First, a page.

Asset managers have long
courted the world’s largest asset allocators in hopes of landing lucrative mandates. But increasingly, managers are working to woo allocators’ gatekeepers, as well.
Investments firms have doubled down on consultant relations in recent years, ramping up both the
quantity and quality of employees responsible for interacting with sector. The importance
placed on consultant relationships by asset managers has nearly doubled in the
last five years, according to research by Cerulli Associates. In 2011, 42% of managers surveyed rated the function as
“very important.” Since then, the percentage has grown to 79%.
“What was once a nice-to-have
is now a must-have,” said Chris Mason, a research analyst at Cerulli.
In the past, Mason explained,
consultant relations teams might have consisted of one or two people setting up
meetings between advisers and portfolio managers. Now, these units have
evolved into a robust, multi-person departments armed with CFAs and investment expertise, their sole purpose to make nice with consultants.
“These are dedicated people who
spend the entire day calling on and trying to set up meetings with these
consultants,” Mason said. “Asset managers are relying on their consultant-relations professionals to be able to speak to the particular nuances of their
strategies and have more of an investment background.”
Managers have invested so much
in these teams, Mason continued, that many consultants feel overwhelmed
by the sheer number of incoming meeting requests from asset managers.
So what’s prompted this sudden
consultant relations arms race?
Consultants themselves are not
new. Use of an independent investment adviser—particularly for public pension funds—has
been an industry norm for several years. Consultants intermediate the vast majority (86%) of US-based institutional investor-provider relationships, and have done so for years, according to Greenwich Associates.
“One of the reasons we haven’t
seen a meaningful drop-off in consultant usage is every year there are new
and different challenges,” said Sara Sikes, vice president of Greenwich
Associates’ investment management practice. “As a result, institutional
investors still rely heavily on experts with deep knowledge of the issues to
provide advice and guidance.”
In particular, Sikes said asset
owners rely on the “breadth and depth” of knowledge consultants bring to
manager selection. Most allocators don’t have the internal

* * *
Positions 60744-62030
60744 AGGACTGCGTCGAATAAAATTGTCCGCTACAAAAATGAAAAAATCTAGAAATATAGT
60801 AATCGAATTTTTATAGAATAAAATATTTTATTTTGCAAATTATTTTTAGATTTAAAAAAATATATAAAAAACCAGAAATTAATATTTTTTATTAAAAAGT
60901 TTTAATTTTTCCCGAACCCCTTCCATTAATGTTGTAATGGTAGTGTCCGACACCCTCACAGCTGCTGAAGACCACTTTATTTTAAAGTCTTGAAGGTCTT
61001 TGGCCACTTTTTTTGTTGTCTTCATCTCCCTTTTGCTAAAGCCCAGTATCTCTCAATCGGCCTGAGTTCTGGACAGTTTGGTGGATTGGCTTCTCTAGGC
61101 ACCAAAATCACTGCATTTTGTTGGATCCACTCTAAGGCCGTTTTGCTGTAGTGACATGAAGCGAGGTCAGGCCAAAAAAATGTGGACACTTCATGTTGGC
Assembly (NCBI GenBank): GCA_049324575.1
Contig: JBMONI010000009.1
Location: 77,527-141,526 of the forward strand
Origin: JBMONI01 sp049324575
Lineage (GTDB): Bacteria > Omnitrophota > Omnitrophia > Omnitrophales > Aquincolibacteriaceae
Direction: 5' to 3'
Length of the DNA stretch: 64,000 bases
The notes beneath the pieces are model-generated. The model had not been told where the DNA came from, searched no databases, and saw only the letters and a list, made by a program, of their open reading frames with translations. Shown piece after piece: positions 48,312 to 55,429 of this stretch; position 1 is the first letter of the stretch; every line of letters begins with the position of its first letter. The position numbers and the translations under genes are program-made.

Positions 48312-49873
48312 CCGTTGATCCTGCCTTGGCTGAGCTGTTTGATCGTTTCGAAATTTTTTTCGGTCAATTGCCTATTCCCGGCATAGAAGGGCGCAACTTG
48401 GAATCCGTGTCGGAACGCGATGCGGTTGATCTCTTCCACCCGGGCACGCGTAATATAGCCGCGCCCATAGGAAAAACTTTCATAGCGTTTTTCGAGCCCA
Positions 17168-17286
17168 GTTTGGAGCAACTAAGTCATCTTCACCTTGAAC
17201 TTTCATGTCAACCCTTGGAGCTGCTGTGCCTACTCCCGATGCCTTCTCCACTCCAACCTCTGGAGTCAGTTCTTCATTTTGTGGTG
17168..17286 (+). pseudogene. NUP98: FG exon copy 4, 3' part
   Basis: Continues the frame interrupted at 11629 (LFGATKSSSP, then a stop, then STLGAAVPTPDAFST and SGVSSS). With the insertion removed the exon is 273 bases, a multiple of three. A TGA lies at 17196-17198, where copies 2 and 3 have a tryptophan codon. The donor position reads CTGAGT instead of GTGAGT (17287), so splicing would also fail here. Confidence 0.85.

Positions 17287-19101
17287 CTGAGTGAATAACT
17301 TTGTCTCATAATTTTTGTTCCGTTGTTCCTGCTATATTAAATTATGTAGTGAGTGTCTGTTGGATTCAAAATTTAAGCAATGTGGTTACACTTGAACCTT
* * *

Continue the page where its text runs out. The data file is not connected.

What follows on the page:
resources necessary to evaluate every potential asset manager, she argued.
“In many cases, they don’t feel
well armed to make the decisions on their own,” Sikes said. “They feel more
comfortable having a consultant advising on the decision.”
The relationship makes sense:
Consultants have the capacity to research a wide range of managers, as well as
insight into what strategies might work best for a particular fund based on
their experience advising other asset owners. The trade-off is that consultants
end up with a significant amount of influence—so much that any manager pursuing
an institutional mandate likely has to go through a consultant first.
Cerulli data show that 58% of
net flows to asset managers were consultant-intermediated in 2015. Yet
according to Greenwich Associates, consultants endorse a tiny number of firms. Roughly 3% of US equity managers and 8% of fixed income managers make the buy-lists.
To have a chance at institutional money, managers need to get on those elite lists. And to get on
those lists, they have to “put their best foot forward,” Mason said.
“In order to target these
consultants and get in front of them and educate them on their strategies, they
need to have a dedicated team on staff,” he said.
Yet the more managers bulk up
their consultant-relations teams, the more skewed the ratio of advisers to lobbyists becomes. And the more relationship professionals per individual consultant, the more people there
are competing for an individual’s time.
“As institutional asset
managers continue to build out these consultant relations teams, the effect is
that it’s been extremely difficult for managers to get in front of consultants
and target them,” Mason said.
And so the arms race continues.
Over the next three years, 89% of surveyed managers said consultant relations
will be “very important,” according to Cerulli.
“If you want to play in the
institutional space, consultant relationships are a must-have,” Mason said.
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